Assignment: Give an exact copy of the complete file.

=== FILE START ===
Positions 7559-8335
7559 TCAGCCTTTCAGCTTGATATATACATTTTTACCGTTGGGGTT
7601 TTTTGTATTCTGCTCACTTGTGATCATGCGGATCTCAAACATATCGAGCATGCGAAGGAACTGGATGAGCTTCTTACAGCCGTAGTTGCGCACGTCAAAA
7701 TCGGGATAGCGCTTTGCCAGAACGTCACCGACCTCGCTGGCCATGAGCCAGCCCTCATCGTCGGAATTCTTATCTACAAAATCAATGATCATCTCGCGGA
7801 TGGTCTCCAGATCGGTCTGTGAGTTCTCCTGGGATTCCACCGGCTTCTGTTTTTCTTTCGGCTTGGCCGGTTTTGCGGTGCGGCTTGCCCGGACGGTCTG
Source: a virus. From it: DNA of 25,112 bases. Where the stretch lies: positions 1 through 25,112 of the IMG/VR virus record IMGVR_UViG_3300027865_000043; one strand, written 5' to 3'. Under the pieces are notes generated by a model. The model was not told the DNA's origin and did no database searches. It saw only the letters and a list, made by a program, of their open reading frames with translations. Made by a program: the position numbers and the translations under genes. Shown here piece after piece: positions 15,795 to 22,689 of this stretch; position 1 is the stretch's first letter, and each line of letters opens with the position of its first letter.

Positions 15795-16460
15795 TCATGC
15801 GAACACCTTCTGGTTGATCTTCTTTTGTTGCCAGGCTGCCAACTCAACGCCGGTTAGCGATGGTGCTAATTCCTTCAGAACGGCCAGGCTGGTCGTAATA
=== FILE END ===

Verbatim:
Positions 7559-8335
7559 TCAGCCTTTCAGCTTGATATATACATTTTTACCGTTGGGGTT
7601 TTTTGTATTCTGCTCACTTGTGATCATGCGGATCTCAAACATATCGAGCATGCGAAGGAACTGGATGAGCTTCTTACAGCCGTAGTTGCGCACGTCAAAA
7701 TCGGGATAGCGCTTTGCCAGAACGTCACCGACCTCGCTGGCCATGAGCCAGCCCTCATCGTCGGAATTCTTATCTACAAAATCAATGATCATCTCGCGGA
7801 TGGTCTCCAGATCGGTCTGTGAGTTCTCCTGGGATTCCACCGGCTTCTGTTTTTCTTTCGGCTTGGCCGGTTTTGCGGTGCGGCTTGCCCGGACGGTCTG
Source: a virus. From it: DNA of 25,112 bases. Where the stretch lies: positions 1 through 25,112 of the IMG/VR virus record IMGVR_UViG_3300027865_000043; one strand, written 5' to 3'. Under the pieces are notes generated by a model. The model was not told the DNA's origin and did no database searches. It saw only the letters and a list, made by a program, of their open reading frames with translations. Made by a program: the position numbers and the translations under genes. Shown here piece after piece: positions 15,795 to 22,689 of this stretch; position 1 is the stretch's first letter, and each line of letters opens with the position of its first letter.

Positions 15795-16460
15795 TCATGC
15801 GAACACCTTCTGGTTGATCTTCTTTTGTTGCCAGGCTGCCAACTCAACGCCGGTTAGCGATGGTGCTAATTCCTTCAGAACGGCCAGGCTGGTCGTAATA